My ignition lock cylinder is worn out.

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Thanks to Dennis Weaver :

The ignition lock cylinder is the part that wears out and allows what I am going to call the bezel for lack of anything else to go around and to not line up when you have the key out of the ignition. The part is about $45 list and less if you have a Ford dealership that will work with you. You do not need the electronics which is what must have cost some so much and you do not need to re-key anything to get the doors to open with the ignition key.

The ignition cylinder comes in 5 configurations for each year of the Taurus: A, B, C, D, and E. Each configuration correlates to the #6 (sixth) cut on the key, counting from the pointy end of the key. (Igintion part A is for a #6 cut 1 unit in deep. Ignition part with E is for #6 cut that is 5 units in depth.--see below for explaination of the differences in depth and the number it corresponds to.) The #6 cut on the new ignition must match the #6 cut on the door key. So you take your ignition key to the dealer, he has a gauge that will measure the 10 cuts on the ignition key. (If he doesn't have this gauge--find another dealer!!) He will match up the appropriate ignition switch with your present key. The new ignition cylinder comes with 2 keys with cuts 1, 2, 3, 4, and 6 already cut, these are the ignition switch cuts. The dealer then takes your original ignition key and duplicates cuts 5, 7, 8, 9, and 10 onto the new keys that came with the new ignition cylinder--these cuts open your doors.

Now let me explain that the depth of each cut is from 1 to 5, 5 being the deepest and the key is bilaterally symmetric, so it will work either way. Unlike GM or Chrysler, there is no up or down on the keys, but you know this. Now here is where Ford got a little confused. Your ignition key has a ten digit number, this number is the depth of each of the cuts read from the hilt of the key out, but the ignition replacement part number reads the depth of the cuts from the point in and requires cut #6 to match, so cut #6, as described in the lock replacement part directions, that must match the doors and ignition is actually the 4th digit in your key number. This lack of consistency gives dealerships trouble. I talked to my parts guy and he said Ford dealerships all over the area send people to him to get there ignitions replaced because these other dealerships can't figure out why the ignition cylinders they install don't work most of the time. Some dealerships have apparantly given up and must just find it easier and more profitable to screw the customer out of lock sets than to try to figure this out. He wasn't' surprised when I told him some of the horror stories from this list--$430 comes to mind, and sends shivers down my back. This is apparently such a common problem within dealerships and is such a common problem with our cars, it needs to become common knowledge among us on this list.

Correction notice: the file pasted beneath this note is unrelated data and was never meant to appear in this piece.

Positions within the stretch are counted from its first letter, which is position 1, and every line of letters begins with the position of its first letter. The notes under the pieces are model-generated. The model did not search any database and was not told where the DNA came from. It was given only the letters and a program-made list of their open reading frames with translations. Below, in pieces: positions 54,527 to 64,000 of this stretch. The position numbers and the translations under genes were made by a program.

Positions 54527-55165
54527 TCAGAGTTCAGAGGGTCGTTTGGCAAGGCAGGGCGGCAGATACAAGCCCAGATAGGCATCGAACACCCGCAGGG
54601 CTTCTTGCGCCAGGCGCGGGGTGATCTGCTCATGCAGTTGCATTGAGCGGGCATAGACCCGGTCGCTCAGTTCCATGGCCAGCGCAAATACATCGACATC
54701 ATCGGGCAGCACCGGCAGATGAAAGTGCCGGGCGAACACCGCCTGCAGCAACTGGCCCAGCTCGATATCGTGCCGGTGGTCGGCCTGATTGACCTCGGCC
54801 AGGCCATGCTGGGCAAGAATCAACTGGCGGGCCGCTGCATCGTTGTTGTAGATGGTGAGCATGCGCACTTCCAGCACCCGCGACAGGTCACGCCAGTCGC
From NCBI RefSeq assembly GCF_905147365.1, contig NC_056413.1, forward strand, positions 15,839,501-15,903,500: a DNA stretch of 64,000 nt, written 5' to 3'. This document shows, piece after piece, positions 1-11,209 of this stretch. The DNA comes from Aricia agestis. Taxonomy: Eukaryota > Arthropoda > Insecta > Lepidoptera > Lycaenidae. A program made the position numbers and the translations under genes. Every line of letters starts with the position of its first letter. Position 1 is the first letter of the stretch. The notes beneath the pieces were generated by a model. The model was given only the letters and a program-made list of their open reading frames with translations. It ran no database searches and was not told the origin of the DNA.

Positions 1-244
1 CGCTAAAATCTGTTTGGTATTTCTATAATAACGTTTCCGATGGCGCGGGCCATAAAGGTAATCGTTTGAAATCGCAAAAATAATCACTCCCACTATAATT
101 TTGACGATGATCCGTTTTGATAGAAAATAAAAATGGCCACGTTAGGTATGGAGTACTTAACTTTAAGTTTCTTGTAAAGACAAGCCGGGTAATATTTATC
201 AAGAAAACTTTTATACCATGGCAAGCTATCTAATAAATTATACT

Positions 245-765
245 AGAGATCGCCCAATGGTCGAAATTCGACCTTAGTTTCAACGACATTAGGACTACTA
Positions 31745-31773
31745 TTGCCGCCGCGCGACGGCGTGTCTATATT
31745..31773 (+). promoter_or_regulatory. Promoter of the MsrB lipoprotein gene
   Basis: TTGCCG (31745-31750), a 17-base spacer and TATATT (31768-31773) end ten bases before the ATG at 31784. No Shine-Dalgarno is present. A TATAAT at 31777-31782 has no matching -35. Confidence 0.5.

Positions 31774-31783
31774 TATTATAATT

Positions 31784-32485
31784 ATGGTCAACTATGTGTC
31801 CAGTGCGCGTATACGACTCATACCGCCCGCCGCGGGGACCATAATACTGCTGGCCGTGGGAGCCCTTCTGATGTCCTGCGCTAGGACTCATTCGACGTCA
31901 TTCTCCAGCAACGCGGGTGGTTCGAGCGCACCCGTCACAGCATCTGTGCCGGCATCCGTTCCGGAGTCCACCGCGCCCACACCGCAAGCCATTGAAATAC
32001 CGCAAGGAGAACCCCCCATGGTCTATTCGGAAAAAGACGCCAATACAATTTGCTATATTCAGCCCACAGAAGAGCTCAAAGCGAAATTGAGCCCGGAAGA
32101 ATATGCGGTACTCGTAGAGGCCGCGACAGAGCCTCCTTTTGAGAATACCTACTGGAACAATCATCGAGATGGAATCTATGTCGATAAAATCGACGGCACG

A locksmith had this to add :

Cuts 1-6 are the door cuts and 5-10 are in the ignition the common cuts are 5 and 6. A new ignition can be purchased through a locksmith for about $25.00 and be rekeyed for about $10.00. Most of the time I have been able to re-stake the ears or what you call the bezel for about $15.00. and you are right the dealer will try to tell you need new locks or at least the ignition replaced. He won't tell you that the manufacturer of the ignition could solve the problem by simply inserting a roll pin in the lock to keep the ears from spinning. they are only crimped together. Do to wear and tear the crimp spreads apart leading to the problem in discussion. The ears spinning and the key not able to go in. Also going to a locksmith to purchase or taking a lock allready purchased to a locksmith they can add the missing 5 wafer that the new lock does not have. this will give the same security the original ignition had. Not doubting your parts guy on other thing he knows but he to is mis-informed about this ignition.